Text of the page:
By Claire Gordon • 02 February 2022 • 20:07
Credit: The Home Office
It has been revealed that the UK government is spending £1.2m a day on placing asylum seekers and refugees in hotels instead of long term housing. More than £438m a year is being spent on accommodating about 37,000 individuals who are claiming asylum or have been evacuated from Afghanistan according to a Home Office official.
Speaking to MPs on Wednesday, the department’s second permanent secretary, Tricia Hayes, said the costs were “now racking up at about £1.2m every single day”.
About 25,000 asylum seekers are currently being held in hotels across the UK, as well as 12,000 Afghan nationals who were evacuated to Britain following the Taliban takeover in August 2021.
Delays in the system caused by the pandemic have heavily increased the number of asylum seekers being placed into temporary locations and the government has not secured enough dispersal housing across the country, adding to the issue.
A report by the Refugee Council last May revealed that asylum seekers in hotels were being left without adequate shoes, clothing, food and healthcare, in what was condemned as “dehumanising” treatment.
Maddie Harris, the director of Human for Rights Network, which is supporting many of those in hotels, said to The Independent: “At huge expense to the taxpayer and to the health and wellbeing of tens of thousands of asylum seekers, private contractors are profiting from Home Office contracts to provide accommodation that is frequently unsafe, Covid-insecure and causes immense harm to the mental health of those living there.
“For 18 months, we have heard from hundreds of people that their children’s development is affected by months spent in overcrowded hotels with nowhere to play, how people have repeatedly gone without medical care as hotel staff block access, and that people are terrified to speak out about these and many other appalling experiences in these hotels.”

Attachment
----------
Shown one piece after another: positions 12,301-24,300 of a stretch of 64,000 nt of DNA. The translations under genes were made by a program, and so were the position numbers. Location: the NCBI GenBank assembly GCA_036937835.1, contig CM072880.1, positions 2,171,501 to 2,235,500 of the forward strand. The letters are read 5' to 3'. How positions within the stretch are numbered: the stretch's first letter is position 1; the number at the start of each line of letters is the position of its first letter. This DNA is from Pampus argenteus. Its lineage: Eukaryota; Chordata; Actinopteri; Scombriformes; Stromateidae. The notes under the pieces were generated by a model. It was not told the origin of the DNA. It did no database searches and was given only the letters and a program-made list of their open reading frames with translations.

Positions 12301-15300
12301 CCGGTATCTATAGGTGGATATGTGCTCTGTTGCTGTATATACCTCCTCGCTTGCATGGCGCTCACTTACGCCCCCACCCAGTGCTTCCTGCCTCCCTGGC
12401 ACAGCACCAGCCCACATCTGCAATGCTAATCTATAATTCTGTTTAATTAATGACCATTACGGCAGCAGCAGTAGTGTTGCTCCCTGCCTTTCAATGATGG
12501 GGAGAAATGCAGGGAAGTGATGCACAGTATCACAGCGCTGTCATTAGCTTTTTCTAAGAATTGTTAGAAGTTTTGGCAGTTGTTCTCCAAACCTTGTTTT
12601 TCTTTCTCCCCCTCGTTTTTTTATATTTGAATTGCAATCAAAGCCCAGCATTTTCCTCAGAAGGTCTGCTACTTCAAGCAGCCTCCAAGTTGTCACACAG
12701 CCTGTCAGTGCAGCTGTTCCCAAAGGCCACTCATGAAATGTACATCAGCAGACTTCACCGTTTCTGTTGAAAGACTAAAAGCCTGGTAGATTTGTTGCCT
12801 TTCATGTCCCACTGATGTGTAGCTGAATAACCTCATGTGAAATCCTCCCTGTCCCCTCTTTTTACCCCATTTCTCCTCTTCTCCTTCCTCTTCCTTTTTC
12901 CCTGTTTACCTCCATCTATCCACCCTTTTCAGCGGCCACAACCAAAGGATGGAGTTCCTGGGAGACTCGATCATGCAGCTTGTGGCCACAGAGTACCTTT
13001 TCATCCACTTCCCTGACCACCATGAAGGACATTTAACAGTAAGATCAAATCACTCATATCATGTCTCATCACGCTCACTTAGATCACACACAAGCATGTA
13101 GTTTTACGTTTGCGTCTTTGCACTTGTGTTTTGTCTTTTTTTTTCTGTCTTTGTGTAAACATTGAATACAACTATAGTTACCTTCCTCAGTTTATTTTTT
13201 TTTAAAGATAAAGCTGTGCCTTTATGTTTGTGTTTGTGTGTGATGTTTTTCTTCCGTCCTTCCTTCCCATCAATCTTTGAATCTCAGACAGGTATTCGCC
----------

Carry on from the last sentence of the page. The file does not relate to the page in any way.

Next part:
Meanwhile, following Operation Pitting, the mass evacuation of Kabul in August, the Home Office placed thousands of Afghans in hotels and has since only been able to find homes for about 4,000.
It emerged last September that thousands of asylum seekers would be held in hotels for an indefinite period, with local councils saying they have been left “in the dark” about how they can help. The lack of clarity is said to be causing “unnecessary worrying and anxiety” to Afghans.
Enver Solomon, the chief executive of the Refugee Council, said housing people in hotels was a “failed strategy that comes at an astronomical cost to the taxpayer.”
“We want to work with the government to urgently support people into suitable housing so they can start to rebuild their lives. This is about finding an effective solution that supports people, including granting them the right to work, not about quick fixes that make their lives even worse,” he said.
When asked during an evidence session with the Home Affairs Select Committee what support local councils receive when they offer homes for asylum seekers, Ms Hayes said the department was doing “a lot of work” to develop “new ways” of cooperating with councils.
She said this work “recognises the financial, as well as policy imperative of cutting the costs that we’re currently incurring in hotels, which [are] now racking up at about £1.2m every single day”.
“We’re optimistic that we’re going to be able to broker a new way of working with local government on how we manage these costs,” she added.
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